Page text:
So we’ve had more than 70 years of national security fears chipping away at our personal privacy and civil liberties. A US Senate Select Committee chaired by Sen. Frank Church (D-Idaho), now known as the Church Committee, shook up the national security establishment in 1975 when it investigated abuses of intelligence gathering by the FBI, the CIA, military intelligence and the NSA during the Nixon administration. It went back to the 1950s and investigated attempts to assassinate foreign leaders as well as the use of intelligence agencies to track anti-war and civil rights protesters as well as critics of the administration.
The Church Committee published 14 reports on the formation of US intelligence agencies, their operations and the alleged abuses of law and of power that they had committed, together with recommendations for reform. More than 50,000 pages have been declassified. President Gerald Ford issued an executive order that banned US assassinations of foreign leaders, and the Foreign Intelligence Surveillance Act of 1978 prescribed procedures for physical and electronic surveillance and collection of “foreign intelligence information” between “foreign powers” and “agents of foreign powers.” The law also set up the Foreign Intelligence Surveillance Court to oversee requests for surveillance warrants against suspected foreign intelligence agents inside the US by federal agencies. The House and Senate created select committees on intelligence to provide oversight over intelligence activities. And Frank Church was accused by right wingers of treason for exposing the problems.
Church, who died in 1984, said of the NSA in 1975: “I don’t want to see this country ever go across the bridge ... I know the capacity that is there to make tyranny total in America, and we must see to it that this agency and all agencies that possess this technology operate within the law and under proper supervision, so that we never cross over that abyss. That is the abyss from which there is no return.”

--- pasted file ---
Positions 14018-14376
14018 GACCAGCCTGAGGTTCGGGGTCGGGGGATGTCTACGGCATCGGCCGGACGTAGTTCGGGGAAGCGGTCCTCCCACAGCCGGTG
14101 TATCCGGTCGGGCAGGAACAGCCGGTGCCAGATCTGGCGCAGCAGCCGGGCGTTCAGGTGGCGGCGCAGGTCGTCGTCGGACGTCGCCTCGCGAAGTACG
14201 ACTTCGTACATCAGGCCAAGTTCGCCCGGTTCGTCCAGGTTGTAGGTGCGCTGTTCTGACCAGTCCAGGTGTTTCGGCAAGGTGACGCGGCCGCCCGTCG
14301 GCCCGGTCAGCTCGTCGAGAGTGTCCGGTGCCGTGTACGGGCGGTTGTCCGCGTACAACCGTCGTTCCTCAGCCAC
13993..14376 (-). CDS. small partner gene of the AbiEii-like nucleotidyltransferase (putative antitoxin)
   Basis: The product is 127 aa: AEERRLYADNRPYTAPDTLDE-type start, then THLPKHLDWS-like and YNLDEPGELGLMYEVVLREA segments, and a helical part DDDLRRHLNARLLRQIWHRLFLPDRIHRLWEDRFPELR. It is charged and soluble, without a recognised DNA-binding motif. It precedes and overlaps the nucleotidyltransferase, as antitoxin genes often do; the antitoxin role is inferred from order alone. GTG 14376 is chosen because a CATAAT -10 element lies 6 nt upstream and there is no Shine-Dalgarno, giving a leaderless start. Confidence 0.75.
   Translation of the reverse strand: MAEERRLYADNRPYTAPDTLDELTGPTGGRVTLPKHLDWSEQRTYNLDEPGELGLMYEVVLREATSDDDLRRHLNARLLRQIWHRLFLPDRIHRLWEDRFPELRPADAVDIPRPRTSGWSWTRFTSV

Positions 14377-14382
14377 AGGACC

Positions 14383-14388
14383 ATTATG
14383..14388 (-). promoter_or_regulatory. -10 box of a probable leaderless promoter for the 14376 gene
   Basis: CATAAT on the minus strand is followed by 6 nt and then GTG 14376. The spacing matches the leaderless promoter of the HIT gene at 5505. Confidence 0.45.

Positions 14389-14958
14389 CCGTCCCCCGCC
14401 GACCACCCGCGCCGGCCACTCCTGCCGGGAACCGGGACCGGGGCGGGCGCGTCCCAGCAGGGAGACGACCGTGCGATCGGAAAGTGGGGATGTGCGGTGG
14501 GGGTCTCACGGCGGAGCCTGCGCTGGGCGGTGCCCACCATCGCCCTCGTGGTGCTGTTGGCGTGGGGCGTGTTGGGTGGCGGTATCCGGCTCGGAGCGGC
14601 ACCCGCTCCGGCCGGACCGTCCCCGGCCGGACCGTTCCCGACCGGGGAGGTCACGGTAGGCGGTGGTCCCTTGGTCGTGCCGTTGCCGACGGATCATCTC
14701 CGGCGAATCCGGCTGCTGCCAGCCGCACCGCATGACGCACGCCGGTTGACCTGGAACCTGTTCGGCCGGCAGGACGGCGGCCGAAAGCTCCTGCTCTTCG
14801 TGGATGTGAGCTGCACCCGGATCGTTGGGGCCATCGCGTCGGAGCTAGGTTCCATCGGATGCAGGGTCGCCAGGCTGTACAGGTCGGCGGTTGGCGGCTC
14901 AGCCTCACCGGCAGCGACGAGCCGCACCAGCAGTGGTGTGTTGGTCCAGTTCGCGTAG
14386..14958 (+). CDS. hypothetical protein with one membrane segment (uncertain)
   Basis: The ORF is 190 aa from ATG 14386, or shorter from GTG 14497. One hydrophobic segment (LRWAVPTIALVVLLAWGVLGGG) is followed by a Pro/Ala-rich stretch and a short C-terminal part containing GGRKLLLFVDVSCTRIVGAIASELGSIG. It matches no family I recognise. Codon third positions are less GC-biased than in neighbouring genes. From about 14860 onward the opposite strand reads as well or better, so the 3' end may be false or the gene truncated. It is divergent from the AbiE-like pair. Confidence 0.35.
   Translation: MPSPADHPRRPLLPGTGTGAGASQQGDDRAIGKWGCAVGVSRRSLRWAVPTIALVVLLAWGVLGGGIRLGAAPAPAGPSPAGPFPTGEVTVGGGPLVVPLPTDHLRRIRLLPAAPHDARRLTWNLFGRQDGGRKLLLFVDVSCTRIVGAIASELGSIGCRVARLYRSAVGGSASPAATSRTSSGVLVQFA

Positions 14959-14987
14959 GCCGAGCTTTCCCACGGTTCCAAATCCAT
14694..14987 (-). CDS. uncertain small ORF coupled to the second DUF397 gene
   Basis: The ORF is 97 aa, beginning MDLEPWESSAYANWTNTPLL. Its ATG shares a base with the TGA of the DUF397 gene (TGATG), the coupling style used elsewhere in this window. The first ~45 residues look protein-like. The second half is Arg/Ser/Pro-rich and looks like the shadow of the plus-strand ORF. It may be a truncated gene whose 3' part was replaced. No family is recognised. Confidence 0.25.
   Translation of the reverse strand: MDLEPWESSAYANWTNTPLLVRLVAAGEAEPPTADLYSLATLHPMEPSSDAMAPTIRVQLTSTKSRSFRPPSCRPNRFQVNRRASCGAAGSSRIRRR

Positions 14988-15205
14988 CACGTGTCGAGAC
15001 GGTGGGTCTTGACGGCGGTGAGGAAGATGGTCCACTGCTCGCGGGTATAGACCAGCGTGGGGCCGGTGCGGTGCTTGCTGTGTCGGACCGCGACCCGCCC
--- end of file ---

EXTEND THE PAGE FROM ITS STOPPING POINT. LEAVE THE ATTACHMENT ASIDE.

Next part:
After the Sept. 11 attacks, Congress passed the PATRIOT Act, which expanded national security authority.
We shouldn’t expect the President to give up executive powers that arguably can be used to make the country safer. If President Obama unilaterally ordered the NSA to dismantle PRISM, and terrorists later struck the US, there would be hell to pay again, so Obama couldn’t do it for political as well as national security reasons.
It’s up to Congress to take those powers away or at least make the national security bureaucracy accountable in a way they are not now, with secret court orders and briefings that members of Congress may not share with the public.
A good start would be a bill introduced by a bipartisan group of senators that would declassify key legal opinions reached by the Foreign Intelligence Surveillance Court that make the gathering of these records possible. The bill is being introduced by Sens. Jeff Merkley, progressive Democrat from Oregon, and Mike Lee, a Tea Party Republican from Utah. It’s also supported by Democratic Sens. Patrick Leahy, the Judiciary chairman from Vermont, Ron Wyden of Oregon, Jon Tester of Montana, Mark Begich of Alaska and Al Franken of Minnesota, and Republican Sen Dean Heller of Nevada.
Above all, Congress ought to make sure that any official duties — particularly those involving sensitive data — are handled by government employees, not job-hopping private contractors.
National security reform is a more daunting task now that corporations such as Booz Allen Hamilton, Northrup Grumman, SAIC and others have billions of dollars in profits at stake in expanding the national security infrastructure.
President Obama says he welcomes the debate on the tradeoffs between security and privacy. If so, he can thank Edward Snowden for bringing that conflict of interests to our attention.